A Belgian survey on the diagnosis of asthma–COPD overlap syndrome
Received 12 October 2016
Accepted for publication 21 December 2016
Published 13 February 2017 Volume 2017:12 Pages 601—613
Checked for plagiarism Yes
Review by Single-blind
Peer reviewers approved by Dr Charles Downs
Peer reviewer comments 2
Editor who approved publication: Dr Richard Russell
Didier Cataldo,1 Jean-Louis Corhay,1 Eric Derom,2 Renaud Louis,1 Eric Marchand,3,4 Alain Michils,5 Vincent Ninane,6 Rudi Peché,7 Charles Pilette,8 Walter Vincken,9 Wim Janssens10
1Department of Respiratory Diseases, CHU Liège, University of Liège, Liège, 2Department of Respiratory Medicine, Ghent University Hospital, Ghent, 3Department of Respiratory Medicine, CHU – UCL – Namur, Université catholique de Louvain, Yvoir, 4Molecular Physiology Research Unit (URPhyM)-NARILIS, Laboratory of General Physiology, University of Namur, Namur, 5Chest Department, Erasme University Hospital, Université Libre de Bruxelles, Brussels, 6Department of Respiratory Medicine, University Hospital Saint-Pierre, Université Libre de Bruxelles, Brussels, 7Department of Respiratory Medicine, University Hospital Vésale, Montigny-le-Tilleul, 8Department of Respiratory Medicine, Cliniques universitaires St Luc, Université Catholique de Louvain, Brussels, 9Respiratory Division, University Hospital Brussels (UZ Brussel), Vrije Universiteit Brussel, Brussels, 10Department of Respiratory Diseases, University Hospitals Leuven, Leuven, Belgium
Introduction: Patients with chronic airway disease may present features of both asthma and COPD, commonly referred to as asthma–COPD overlap syndrome (ACOS). Recommendations on their diagnosis are diffuse and inconsistent. This survey aimed to identify consensus on criteria for diagnosing ACOS.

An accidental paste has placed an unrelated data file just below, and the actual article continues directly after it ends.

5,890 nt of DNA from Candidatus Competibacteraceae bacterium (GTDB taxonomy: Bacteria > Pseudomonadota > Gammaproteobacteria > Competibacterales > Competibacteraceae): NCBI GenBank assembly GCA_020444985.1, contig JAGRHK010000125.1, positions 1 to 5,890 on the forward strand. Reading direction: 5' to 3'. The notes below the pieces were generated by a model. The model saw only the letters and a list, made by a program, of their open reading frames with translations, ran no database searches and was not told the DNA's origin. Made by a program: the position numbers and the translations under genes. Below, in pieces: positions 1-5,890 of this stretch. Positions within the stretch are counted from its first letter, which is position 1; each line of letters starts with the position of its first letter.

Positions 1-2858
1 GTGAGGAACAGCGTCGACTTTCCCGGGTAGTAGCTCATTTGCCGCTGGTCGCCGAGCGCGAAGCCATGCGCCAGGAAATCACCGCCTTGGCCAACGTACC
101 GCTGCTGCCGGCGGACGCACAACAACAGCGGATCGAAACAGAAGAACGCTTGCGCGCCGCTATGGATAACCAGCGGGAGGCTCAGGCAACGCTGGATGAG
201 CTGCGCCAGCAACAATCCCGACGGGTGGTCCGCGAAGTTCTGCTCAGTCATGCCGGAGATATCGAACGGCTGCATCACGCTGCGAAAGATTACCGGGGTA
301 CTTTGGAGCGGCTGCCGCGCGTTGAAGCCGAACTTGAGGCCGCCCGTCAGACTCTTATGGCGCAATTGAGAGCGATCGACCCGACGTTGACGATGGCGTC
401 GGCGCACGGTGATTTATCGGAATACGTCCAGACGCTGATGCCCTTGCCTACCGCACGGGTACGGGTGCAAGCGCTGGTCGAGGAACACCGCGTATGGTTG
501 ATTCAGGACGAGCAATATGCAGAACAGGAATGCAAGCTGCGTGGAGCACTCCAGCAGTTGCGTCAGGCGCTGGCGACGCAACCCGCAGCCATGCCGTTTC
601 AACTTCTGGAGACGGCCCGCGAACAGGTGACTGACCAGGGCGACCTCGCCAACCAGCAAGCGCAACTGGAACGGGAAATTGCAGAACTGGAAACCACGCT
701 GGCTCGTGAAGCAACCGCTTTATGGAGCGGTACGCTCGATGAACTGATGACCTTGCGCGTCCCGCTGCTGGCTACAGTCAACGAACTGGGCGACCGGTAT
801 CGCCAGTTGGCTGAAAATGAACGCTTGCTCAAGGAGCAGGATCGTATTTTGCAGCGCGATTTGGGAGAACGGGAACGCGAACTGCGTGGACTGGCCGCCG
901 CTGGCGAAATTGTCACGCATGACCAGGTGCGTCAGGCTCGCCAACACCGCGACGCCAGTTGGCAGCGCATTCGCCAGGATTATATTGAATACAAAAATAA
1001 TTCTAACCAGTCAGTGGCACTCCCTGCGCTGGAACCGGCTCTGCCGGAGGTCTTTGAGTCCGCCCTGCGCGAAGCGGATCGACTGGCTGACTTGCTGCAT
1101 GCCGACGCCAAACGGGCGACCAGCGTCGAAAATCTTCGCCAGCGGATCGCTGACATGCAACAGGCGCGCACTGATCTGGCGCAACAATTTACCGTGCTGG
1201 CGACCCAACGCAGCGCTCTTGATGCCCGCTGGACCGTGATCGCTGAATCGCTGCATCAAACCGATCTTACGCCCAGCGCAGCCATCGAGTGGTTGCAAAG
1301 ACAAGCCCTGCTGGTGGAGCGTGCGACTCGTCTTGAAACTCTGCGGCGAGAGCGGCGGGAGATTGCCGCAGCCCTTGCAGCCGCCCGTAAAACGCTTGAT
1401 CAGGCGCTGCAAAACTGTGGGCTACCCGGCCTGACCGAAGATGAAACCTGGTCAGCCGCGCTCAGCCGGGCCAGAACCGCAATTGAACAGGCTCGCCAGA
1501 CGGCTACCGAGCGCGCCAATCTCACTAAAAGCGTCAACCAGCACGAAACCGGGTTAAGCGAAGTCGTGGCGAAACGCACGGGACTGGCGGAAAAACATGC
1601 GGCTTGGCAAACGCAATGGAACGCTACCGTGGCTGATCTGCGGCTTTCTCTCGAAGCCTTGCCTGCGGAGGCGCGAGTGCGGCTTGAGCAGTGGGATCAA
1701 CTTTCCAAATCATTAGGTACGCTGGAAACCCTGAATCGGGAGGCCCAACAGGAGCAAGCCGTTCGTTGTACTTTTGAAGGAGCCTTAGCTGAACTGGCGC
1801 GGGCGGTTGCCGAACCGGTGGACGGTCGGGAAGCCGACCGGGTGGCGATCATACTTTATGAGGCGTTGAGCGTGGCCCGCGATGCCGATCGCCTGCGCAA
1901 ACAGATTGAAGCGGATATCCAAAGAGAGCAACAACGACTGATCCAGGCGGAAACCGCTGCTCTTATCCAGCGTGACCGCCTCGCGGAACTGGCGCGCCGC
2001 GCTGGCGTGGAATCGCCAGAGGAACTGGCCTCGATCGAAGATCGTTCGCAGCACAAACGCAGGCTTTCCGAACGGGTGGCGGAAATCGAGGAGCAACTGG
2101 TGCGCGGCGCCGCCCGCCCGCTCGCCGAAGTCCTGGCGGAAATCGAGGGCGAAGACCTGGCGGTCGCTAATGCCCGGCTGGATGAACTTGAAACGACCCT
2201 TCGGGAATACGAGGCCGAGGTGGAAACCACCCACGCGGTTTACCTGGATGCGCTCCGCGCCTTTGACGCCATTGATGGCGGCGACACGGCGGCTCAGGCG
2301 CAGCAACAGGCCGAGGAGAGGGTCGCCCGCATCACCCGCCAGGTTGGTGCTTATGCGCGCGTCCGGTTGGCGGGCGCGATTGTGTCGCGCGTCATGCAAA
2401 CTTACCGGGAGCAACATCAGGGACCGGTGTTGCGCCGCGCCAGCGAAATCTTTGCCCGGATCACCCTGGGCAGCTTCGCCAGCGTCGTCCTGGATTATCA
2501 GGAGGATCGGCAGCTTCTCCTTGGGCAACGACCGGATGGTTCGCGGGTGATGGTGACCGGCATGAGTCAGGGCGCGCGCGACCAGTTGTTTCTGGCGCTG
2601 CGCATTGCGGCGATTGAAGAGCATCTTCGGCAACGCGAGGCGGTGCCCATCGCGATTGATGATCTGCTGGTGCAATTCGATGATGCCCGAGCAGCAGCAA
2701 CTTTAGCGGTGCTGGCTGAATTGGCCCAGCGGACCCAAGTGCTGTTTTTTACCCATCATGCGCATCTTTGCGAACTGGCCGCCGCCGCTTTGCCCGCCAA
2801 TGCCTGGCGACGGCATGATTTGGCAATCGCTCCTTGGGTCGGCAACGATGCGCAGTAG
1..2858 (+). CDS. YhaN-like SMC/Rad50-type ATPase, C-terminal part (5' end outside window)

Methods: A Belgian expert panel developed a survey on ACOS diagnosis, which was completed by 87 pulmonologists. Answers chosen by ≥70% of survey respondents were considered as useful criteria for ACOS diagnosis. The two most frequently selected answers were considered as major criteria, others as minor criteria. The expert panel proposed a minimal requirement of two major criteria and one minor criterion for ACOS diagnosis. Respondents were also asked which criteria are important for considering inhaled corticosteroids prescription in a COPD patient.
Results: To diagnose ACOS in COPD patients, major criteria were “high degree of variability in airway obstruction over time (change in forced expiratory volume in 1 second ≥400 mL)” and “high degree of response to bronchodilators (>200 mL and ≥12% predicted above baseline)”. Minor criteria were “personal/family history of atopy and/or IgE sensitivity to ≥1 airborne allergen”, “elevated blood/sputum eosinophil levels and/or increased fractional exhaled nitric oxide”, “diagnosis of asthma <40 years of age”; “symptom variability”, and “age (in favor of asthma)”. To diagnose ACOS in asthma patients, major criteria were “persistence of airflow obstruction over time (forced expiratory volume in 1 second/forced vital capacity ratio <0.7)” and “exposure to noxious particles/gases, with ≥10 pack-years for (ex-)smokers”; minor criteria were “lack of response on acute bronchodilator test”; “reduced diffusion capacity”; “limited variability in airway obstruction”; “age >40 years”; “emphysema on chest computed tomography scan”.
Conclusion: Specific criteria were identified that may guide physicians to a more uniform diagnostic approach for ACOS in COPD or asthma patients. These criteria are largely similar to those used to prescribe inhaled corticosteroids in COPD.
Keywords: ACOS, airway obstruction, asthma, COPD, diagnosis, inhaled corticosteroids
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